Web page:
Paintings have much to tell us about the world, as evidenced by Vincent van Gogh’s ‘The Starry Night,’ Pablo Picasso’s ‘Guernica,’ and Edward Hopper’s ‘Office in a Small City’ and ‘New York Movie.’
‘Spotlight,’ ‘In the Mood for Love,’ and ‘Arrival’ feature characters wearing wedding rings, and this detail helps make the films more moving.
Ursula Le Guin’s “The Ones Who Walk Away from Omelas” suggests that happiness does have a price, and what matters is what we do upon knowing the price.
The art of ‘The Tale of Princess Kaguya’ brings out the spirit of its protagonist and the setting for a more meaningful and pleasurable viewing experience.
There are traces of human life in Chardin’s work which we can derive beauty from, and he asserts the beauty in simplicity and in fulfilling one’s purpose.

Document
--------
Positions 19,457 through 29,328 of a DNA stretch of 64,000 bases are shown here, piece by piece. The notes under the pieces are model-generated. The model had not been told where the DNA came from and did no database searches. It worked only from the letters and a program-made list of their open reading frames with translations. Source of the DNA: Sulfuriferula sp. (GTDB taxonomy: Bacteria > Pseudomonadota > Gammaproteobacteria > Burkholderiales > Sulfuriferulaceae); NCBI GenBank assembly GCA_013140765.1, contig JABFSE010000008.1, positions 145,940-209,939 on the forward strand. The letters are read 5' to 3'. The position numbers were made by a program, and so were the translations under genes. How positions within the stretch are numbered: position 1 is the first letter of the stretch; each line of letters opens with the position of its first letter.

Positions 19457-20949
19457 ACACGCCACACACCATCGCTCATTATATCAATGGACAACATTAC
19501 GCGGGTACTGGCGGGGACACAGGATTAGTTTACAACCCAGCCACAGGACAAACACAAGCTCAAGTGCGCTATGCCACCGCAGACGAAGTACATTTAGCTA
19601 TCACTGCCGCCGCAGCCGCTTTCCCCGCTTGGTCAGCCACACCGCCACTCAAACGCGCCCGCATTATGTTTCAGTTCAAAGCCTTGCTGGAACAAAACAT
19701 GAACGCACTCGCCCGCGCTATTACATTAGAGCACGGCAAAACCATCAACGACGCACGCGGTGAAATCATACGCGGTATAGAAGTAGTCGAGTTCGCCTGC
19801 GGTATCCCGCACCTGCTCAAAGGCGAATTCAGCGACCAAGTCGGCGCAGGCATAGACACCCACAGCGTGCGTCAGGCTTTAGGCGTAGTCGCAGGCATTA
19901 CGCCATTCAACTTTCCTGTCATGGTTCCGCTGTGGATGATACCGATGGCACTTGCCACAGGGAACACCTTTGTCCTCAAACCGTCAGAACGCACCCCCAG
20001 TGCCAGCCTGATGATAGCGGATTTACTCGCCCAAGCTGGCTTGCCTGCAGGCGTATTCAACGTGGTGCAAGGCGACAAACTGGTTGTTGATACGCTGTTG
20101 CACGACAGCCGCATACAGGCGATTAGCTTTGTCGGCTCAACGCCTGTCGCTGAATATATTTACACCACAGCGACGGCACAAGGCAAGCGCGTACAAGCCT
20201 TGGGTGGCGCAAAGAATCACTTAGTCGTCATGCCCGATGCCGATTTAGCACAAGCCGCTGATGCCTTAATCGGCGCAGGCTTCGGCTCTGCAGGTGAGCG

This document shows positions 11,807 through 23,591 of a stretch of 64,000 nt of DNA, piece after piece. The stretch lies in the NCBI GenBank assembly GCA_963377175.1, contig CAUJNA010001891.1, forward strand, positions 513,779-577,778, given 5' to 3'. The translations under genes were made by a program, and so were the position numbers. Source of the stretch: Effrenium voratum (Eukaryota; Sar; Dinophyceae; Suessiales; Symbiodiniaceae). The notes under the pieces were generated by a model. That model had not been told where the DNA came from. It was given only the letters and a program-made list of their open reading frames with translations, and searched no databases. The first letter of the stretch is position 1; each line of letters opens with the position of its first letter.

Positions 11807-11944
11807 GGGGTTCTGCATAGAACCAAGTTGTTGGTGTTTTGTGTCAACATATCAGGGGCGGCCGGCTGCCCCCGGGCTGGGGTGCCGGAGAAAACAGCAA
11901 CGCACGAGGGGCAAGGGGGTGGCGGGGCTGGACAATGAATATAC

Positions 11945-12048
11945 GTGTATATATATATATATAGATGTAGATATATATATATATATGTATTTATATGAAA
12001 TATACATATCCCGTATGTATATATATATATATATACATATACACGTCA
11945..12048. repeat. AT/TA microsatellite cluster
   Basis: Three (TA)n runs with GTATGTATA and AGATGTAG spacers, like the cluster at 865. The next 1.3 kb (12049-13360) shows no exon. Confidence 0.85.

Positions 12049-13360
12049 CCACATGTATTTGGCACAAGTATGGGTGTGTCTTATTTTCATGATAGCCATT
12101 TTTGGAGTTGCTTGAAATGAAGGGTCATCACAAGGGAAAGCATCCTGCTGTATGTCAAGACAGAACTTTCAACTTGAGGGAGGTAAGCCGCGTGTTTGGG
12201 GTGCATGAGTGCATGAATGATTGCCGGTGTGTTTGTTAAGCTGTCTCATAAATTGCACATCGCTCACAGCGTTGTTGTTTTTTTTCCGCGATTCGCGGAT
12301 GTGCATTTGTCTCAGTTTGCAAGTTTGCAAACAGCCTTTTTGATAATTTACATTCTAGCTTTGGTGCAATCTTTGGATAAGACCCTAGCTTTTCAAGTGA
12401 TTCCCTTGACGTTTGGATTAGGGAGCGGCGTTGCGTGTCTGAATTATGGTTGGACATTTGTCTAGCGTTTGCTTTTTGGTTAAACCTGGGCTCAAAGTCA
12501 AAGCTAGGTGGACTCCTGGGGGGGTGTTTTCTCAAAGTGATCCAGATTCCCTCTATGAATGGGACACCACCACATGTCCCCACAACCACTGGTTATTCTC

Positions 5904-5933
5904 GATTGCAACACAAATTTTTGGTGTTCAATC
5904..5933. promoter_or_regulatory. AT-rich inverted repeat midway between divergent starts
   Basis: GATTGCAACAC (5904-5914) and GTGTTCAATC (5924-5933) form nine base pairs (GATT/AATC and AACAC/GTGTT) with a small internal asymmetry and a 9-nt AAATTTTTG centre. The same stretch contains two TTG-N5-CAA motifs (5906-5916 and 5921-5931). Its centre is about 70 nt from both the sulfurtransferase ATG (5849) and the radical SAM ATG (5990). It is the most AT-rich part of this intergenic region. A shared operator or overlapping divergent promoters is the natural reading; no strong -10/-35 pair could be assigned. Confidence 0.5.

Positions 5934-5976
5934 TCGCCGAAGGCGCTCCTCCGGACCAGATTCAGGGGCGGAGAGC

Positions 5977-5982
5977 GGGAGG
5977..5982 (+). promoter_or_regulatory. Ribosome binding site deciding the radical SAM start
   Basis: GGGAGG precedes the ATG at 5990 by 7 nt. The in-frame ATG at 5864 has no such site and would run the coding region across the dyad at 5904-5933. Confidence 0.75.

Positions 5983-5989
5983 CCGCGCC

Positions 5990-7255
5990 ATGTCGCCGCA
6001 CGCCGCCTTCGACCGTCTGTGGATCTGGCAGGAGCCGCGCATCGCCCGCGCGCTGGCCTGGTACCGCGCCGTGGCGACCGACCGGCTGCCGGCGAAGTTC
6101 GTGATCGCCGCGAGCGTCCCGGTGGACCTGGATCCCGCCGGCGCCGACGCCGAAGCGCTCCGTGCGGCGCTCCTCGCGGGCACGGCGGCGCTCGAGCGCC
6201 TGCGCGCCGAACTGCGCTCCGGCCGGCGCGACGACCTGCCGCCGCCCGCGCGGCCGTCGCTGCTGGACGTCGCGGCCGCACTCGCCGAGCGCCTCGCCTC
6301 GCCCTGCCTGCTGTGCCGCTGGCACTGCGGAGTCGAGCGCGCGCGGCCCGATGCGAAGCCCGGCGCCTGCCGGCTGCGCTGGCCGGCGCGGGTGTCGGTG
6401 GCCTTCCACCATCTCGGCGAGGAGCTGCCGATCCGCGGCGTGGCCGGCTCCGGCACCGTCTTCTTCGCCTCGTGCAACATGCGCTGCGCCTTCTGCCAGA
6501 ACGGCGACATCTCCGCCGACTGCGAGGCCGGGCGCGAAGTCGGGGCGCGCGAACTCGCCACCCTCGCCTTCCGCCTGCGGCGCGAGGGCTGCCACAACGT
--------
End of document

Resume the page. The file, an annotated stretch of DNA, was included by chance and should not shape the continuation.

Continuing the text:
‘Why Be Happy When You Could Be Normal’ by Jeanette Winterson offers that trusting others to love you begins with appreciating and forgiving oneself.
‘The Catcher in the Rye’ suggests that maturity involves understanding one has to do things, especially his duty, even if he doesn’t want to do them.
For Kalanithi, relationships are the foundation of meaning.